Normally it is more difficult to get the bass well integrated with the room when the woofer is mounted on the side, at least in my room. With the Chronos, before I used the Cerapucs, the bass was somewhat muddy, slow and less than well defined. When tweaked the speaker performed considerably better. The midbass was tonally convincing, but a bit on the lean side. This may be the reason that I missed some (but not a whole lot) of the important energy in the music at times. You can read more on that later.

The midrange:
I had no problem hearing what was going on in the music, but voices and instruments lacked some life and energy. Transparency was adequate, not sensational.

The treble:
The highs were extended if not extremely airy and light. But this is a normal dome tweeter so one cannot expect diamond tweeter quality either.

These observations are the ones that I wrote in my notebook after the first week or so. The good thing was that the sound was coherent with no sharp edges or any trace of listening fatigue at all. Even when playing loud over longer periods of time. 

Listening – getting to know the Chronos
You know what? The more I listened, the more I liked the Chronos. Or maybe I got accustomed to them is a better way of putting it. From the start of Patricia Barber’s Companion, I was sort of transported to the Green Mill in Chicago, complete with its ambience and audience. But it was a little bit like standing in the bar enjoying that third Gin & Tonic and not getting totally into the music. I believe that the lack of energy in the midbass and a midrange of average (i.e. not bad) quality contributed to this. But I was entertained while listening, even without the Gin & Tonic. We must not forget the fun factor and not get overly critical. When listening at home I do not listen to the treble, midrange or the bass as individual drivers. I listen to the music as a whole. And the Chronos managed just that, the integration of the drivers was seamless on every CD I played.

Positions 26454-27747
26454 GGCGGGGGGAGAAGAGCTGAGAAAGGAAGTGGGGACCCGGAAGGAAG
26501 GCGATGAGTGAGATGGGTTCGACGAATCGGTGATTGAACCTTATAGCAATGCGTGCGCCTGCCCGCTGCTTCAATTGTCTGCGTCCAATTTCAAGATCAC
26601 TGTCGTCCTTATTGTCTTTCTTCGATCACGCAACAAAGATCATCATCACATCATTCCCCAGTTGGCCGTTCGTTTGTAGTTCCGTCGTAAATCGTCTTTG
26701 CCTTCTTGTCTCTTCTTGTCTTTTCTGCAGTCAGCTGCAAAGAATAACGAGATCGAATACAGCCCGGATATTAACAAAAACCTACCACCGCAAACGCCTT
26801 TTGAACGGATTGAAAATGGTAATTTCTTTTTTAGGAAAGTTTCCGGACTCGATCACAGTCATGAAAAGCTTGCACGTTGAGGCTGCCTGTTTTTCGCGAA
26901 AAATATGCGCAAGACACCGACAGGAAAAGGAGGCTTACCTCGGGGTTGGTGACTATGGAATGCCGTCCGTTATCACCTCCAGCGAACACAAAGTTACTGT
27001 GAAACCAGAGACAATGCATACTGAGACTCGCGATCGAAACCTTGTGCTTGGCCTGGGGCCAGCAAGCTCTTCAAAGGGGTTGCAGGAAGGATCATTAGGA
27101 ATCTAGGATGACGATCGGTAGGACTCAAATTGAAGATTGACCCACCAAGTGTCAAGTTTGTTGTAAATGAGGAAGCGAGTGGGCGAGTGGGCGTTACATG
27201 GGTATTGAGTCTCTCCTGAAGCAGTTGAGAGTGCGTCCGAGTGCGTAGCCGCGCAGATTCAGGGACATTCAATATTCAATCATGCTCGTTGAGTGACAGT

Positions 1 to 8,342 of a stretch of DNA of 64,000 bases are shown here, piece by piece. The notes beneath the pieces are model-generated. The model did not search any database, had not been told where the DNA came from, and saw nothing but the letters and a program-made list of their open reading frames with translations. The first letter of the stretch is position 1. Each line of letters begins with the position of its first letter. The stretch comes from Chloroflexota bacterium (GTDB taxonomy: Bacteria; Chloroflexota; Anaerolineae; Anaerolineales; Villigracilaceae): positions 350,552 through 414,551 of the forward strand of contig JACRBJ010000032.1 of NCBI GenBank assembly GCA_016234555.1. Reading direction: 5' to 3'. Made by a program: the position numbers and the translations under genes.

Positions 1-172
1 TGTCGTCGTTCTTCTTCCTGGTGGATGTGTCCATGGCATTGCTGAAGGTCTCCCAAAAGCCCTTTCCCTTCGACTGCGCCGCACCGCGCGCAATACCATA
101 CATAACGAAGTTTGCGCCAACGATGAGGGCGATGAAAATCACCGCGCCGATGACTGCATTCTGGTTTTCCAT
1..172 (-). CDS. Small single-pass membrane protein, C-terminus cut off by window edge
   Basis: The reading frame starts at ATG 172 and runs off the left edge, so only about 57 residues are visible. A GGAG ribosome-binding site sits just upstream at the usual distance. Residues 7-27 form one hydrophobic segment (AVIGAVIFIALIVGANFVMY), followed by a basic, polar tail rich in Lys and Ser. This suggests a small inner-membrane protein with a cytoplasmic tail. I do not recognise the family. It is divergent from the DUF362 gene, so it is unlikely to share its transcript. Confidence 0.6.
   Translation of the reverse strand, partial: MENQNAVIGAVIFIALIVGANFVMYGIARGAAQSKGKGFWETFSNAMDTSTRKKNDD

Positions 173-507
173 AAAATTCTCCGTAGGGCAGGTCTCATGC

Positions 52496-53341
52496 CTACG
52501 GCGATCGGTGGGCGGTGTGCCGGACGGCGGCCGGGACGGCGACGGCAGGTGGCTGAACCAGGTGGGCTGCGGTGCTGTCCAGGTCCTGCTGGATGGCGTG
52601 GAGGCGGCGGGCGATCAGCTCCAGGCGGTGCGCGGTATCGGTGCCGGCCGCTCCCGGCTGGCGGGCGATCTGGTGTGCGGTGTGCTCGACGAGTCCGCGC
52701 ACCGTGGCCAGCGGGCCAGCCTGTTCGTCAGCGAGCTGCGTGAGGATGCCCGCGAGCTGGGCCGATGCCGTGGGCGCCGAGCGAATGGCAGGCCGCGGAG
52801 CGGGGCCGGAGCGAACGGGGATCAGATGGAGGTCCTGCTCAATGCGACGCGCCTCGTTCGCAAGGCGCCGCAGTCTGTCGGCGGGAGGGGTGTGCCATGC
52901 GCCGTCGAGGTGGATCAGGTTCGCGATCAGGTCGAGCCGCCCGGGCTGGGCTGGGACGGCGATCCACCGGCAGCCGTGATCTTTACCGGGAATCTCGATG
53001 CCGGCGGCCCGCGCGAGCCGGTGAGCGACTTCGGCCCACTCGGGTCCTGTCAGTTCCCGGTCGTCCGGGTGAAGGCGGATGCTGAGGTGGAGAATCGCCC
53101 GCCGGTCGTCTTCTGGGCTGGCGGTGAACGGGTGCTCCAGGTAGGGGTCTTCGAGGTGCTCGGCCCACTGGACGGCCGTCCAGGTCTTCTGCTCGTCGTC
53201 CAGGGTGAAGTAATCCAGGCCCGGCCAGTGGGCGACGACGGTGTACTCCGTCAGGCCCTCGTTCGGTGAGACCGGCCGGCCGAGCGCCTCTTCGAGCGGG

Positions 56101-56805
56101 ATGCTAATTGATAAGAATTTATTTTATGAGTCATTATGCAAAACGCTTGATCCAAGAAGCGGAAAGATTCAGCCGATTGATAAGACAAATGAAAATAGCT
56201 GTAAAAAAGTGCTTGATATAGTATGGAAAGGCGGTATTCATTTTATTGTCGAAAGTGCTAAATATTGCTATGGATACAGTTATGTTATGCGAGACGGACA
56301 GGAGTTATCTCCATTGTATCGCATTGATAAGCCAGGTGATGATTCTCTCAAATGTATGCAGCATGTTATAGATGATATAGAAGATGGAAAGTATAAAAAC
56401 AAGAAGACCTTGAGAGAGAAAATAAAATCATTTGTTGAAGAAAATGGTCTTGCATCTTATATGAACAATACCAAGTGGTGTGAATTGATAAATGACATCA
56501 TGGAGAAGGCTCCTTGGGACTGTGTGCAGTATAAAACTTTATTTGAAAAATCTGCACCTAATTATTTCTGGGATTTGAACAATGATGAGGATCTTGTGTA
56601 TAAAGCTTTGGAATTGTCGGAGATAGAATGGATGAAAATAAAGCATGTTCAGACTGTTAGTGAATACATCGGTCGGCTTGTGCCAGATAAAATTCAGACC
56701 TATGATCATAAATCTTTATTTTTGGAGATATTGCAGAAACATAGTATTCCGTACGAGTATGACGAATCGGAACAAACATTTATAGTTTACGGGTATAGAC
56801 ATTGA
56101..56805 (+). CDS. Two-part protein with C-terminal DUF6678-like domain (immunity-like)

The bass response was full and extended and I had no problems whatsoever following the bass lines and plucking of M. Arnopol. The Chronos (tweaked with the Cerapucs!) reproduced everything with good definition, right down to their limit. Other speakers may have more impact, but the Chronos was revealing of bottom-end detail.

Although I love deep, powerful and accurate bass, I prefer midrange clarity and resolution over all. After Barber, I tried another great female singer, Holly Cole and herTemptation [Metro Blue]. This is a superb audiophile recording from the rendering of Cole’s voice to the extremely natural sound. I can play it often without ever tiring of it. It’s a great reference CD both for vocals and instruments, one of the best.